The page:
Stress and Gastroparesis


You know that twisting feeling in your stomach when you find out that your in-laws are coming for a visit? How about that rise in body temperature while trying to make an important decision that sends your blood pumping and flushes your cheeks? Stress is your body’s natural reaction to a situation in order to shock your brain and body into action. Every conscious living being has had to deal with stress in their lives in one way or another. The effects of stress on the healthy human body can cause a multitude of physical symptoms and has been proven to lead the way towards future illness. What about those with Gastroparesis who are already sick?  It’s important to understand the effects that stress can have on your body to help lead the way towards conquering stress in your life.

The Merriam-Webster dictionary defines stress as “a physical, chemical, or emotional factor that causes bodily or mental tension and may be a factor in disease causation” or “a state resulting from a stress; especially: one of bodily or mental tension resulting from factors that tend to alter an existent equilibrium” (see
Stress comes in many forms and can affect parts of the human body in a variety of different ways. Long term stress’ effect on the brain is known for putting many people at a high risk for Alzheimer’s and dementia. The effects of stress on your body can also lead to an increased heart rate and cause your blood pressure to rise. In order for the blood pressure to rise, the stress hormones called “epinephrine and cortisol” must jump start and raise your blood sugar to bring more energy to your body.
People without Diabetes have many compensatory mechanisms that help regulate glucose levels. When people with Gastroparesis and Diabetes become stressed and their blood pressure rises, the compensatory mechanisms are either nonexistent or are not working as well as they should so it causes blood sugar levels to rise or become sporadic. When people with diabetes and Gastroparesis are struggling with sporadic blood sugar levels it often sends them into Gastroparesis attacks. When people with diabetes and Gastroparesis struggle with a Gastroparesis attack, it causes blood sugar levels to become sporadic. It’s a vicious cycle that can lead to mountains of complications and make treatment for both illnesses extremely difficult.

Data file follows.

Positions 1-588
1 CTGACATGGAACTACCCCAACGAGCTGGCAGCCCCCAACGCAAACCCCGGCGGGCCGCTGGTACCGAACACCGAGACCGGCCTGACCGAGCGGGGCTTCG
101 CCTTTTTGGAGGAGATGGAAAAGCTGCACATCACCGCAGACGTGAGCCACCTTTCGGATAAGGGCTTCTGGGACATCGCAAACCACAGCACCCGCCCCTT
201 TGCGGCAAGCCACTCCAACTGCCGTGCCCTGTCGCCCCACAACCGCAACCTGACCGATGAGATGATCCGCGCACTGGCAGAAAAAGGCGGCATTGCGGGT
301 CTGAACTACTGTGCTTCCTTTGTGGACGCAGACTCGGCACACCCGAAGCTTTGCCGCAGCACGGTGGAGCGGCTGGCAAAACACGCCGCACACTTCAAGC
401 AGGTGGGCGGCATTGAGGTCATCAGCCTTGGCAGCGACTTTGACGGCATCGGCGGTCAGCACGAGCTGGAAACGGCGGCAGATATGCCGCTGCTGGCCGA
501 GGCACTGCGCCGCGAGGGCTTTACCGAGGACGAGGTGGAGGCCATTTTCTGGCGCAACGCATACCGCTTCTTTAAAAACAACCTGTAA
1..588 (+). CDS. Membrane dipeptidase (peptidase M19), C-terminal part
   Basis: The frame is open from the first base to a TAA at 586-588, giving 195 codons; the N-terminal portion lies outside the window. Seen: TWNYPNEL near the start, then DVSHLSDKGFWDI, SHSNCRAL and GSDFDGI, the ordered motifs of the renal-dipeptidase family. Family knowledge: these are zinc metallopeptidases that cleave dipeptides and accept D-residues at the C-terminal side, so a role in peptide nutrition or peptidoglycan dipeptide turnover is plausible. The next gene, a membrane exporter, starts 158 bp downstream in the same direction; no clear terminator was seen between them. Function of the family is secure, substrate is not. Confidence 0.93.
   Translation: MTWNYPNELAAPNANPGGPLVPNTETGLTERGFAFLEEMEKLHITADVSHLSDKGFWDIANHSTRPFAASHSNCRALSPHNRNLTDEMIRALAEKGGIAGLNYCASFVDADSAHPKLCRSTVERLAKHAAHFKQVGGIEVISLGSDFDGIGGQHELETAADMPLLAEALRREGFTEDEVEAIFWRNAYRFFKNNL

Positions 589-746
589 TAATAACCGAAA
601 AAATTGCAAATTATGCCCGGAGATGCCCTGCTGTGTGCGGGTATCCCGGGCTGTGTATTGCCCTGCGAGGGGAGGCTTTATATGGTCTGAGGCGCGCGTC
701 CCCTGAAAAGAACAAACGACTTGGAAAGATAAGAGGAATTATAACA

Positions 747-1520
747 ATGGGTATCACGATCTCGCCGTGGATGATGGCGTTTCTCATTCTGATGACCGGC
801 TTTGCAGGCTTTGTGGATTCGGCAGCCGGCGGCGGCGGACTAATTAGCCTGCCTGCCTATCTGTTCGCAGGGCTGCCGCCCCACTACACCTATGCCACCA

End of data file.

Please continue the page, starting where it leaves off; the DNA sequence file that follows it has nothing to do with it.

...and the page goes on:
The effect that stress causes on your over-all digestive system is HUGE! Your enteric nervous system that sends signals to your central nervous system is in charge of all of the muscles and nerves in your digestive system. Chris Iliades, an MD wrote that “When stress activates the “flight or fight” response in your central nervous system, digestion can shut down because your central nervous system shuts down blood flow, affects the contractions of your digestive muscles, and decreases secretions needed for digestion” (see
The effects that negative stress can have on the body in those with Gastroparesis, is known to cause an increase in symptoms and a decrease in their over-all quality of life. When the nerves and muscles in the stomach are already sending messages of pain to the brain, a stressful event or situation can lead their body into over drive and result in hospitalizations. Stress in those with Gastroparesis can trigger spells of nausea, vomiting, and stomach spasms that often lead to Gastroparesis attacks. Gastroparesis attacks are any length in time in which someone with Gastroparesis has an increase in symptoms to where symptoms become hard to manage or completely unmanageable all together. Gastroparesis attacks lead to a large amount of symptoms and complications such as a decrease in pain management, dehydration, malnutrition, weight loss and weight gain. The weight gain in those with Gastroparesis is often due to the fact that body is so malnourished that it holds on to any nutrition it receives while going into starvation mode.